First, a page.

TRIPOLI – Libya’s parallel eastern administration welcomed the announcement of a new transitional government to unify the country on Friday, but added that it would only cede power if parliament in the east approves it.
Saturday’s qualified statement of support, which later may deny the margin, highlights the challenges that the United States-led efforts must face to find a political solution to a decade of chaos, division and violence.
Libya has been divided between East and West since 2014, with the internationally recognized government of the National Agreement (GNA) in Tripoli and a rival government in Benghazi, supported by Khalifa Haftar’s Libyan National Army (LNA) in the east.
On Friday, the participants in the U.N. talks in Switzerland voted on a new Council presidency and a new head of government in order to monitor the preparations for the national parliamentary and presidential elections planned for December.
The loss of candidates in the vote – including East-based Speaker of Parliament Aguila Saleh, West-based Interior Minister Fathi Bashagha and Defense Minister Saleh Namroush – have made public statements of support for the new government.
Under the rules agreed by the United Nations, chosen by the United Nations to represent the country’s rival political currents, the new Prime Minister, Abdulhamid Dbeibeh, has three weeks to form a new government and present it to parliament.
Parliament split in 2019 when a group of lawmakers broke up, making a full quorum deal difficult. However, if the new government is not ratified, the participants in the U.N. talks have agreed that they have the power to do so themselves.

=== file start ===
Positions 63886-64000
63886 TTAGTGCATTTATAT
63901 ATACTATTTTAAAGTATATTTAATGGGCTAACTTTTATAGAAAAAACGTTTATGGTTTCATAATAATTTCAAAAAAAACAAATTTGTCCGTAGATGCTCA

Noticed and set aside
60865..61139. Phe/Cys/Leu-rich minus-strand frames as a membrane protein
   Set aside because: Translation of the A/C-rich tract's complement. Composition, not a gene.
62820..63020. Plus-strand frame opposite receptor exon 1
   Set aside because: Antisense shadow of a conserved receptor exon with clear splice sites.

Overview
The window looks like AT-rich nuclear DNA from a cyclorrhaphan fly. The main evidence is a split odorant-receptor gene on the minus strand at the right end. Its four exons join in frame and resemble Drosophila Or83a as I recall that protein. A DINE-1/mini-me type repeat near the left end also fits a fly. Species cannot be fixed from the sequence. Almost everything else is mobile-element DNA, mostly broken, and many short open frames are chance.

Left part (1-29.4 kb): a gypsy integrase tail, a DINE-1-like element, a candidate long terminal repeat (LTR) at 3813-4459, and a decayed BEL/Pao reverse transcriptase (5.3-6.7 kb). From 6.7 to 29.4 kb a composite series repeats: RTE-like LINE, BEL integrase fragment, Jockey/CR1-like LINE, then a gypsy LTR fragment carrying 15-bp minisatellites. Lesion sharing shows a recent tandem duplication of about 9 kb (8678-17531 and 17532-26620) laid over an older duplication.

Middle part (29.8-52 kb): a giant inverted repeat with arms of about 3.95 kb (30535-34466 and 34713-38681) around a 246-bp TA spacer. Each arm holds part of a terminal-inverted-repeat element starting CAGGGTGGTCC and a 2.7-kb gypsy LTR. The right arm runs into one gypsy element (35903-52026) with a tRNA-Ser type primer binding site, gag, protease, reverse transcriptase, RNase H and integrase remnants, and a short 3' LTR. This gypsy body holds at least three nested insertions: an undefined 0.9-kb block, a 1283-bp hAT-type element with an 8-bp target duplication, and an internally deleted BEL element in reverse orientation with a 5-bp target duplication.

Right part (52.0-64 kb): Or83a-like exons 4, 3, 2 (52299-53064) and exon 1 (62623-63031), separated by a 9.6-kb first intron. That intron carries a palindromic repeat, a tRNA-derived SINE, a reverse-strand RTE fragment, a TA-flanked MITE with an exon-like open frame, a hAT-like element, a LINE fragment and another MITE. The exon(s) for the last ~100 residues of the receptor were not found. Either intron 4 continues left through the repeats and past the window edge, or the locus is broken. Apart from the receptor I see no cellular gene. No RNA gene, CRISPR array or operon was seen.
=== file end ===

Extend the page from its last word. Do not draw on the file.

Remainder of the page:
Parliament had spoken out against the formation of the GNA and, under Abdullah Thinni, had appointed its own parallel administration in the east. He said on Saturday his government would not resign until a full parliamentary assembly approves the new government.
Haftar, who was appointed army chief by the Eastern Parliament, did not make an immediate statement. However, his headquarters in General Command welcomed the agreement and urged everyone to help get the December elections through.
The United Arab Emirates and Egypt, both of which supported Haftar during the war, have publicly expressed their support.
Tayyip Erdogan, the president of Turkey who supports the GNA, spoke to Dbeibeh and the new presidency council chairman Abdulmajid al-Menfi to congratulate them, his office said on Saturday.
Erdogan told them that Turkey, whose armed forces had helped fend off a Haftar attack on Tripoli last year, « will continue to contribute to the peace, security and well-being of Libyans, » she added.
The United Nations previously stated that the UAE, Egypt, Turkey and Russia broke an arms embargo on Libya that they had publicly approved.
(Reporting by Reuters Libya Newsroom, additional reporting by Ali Kucukgocmen in Istanbul, writing by Angus McDowall, editing by Christina Fincher and Nick Macfie)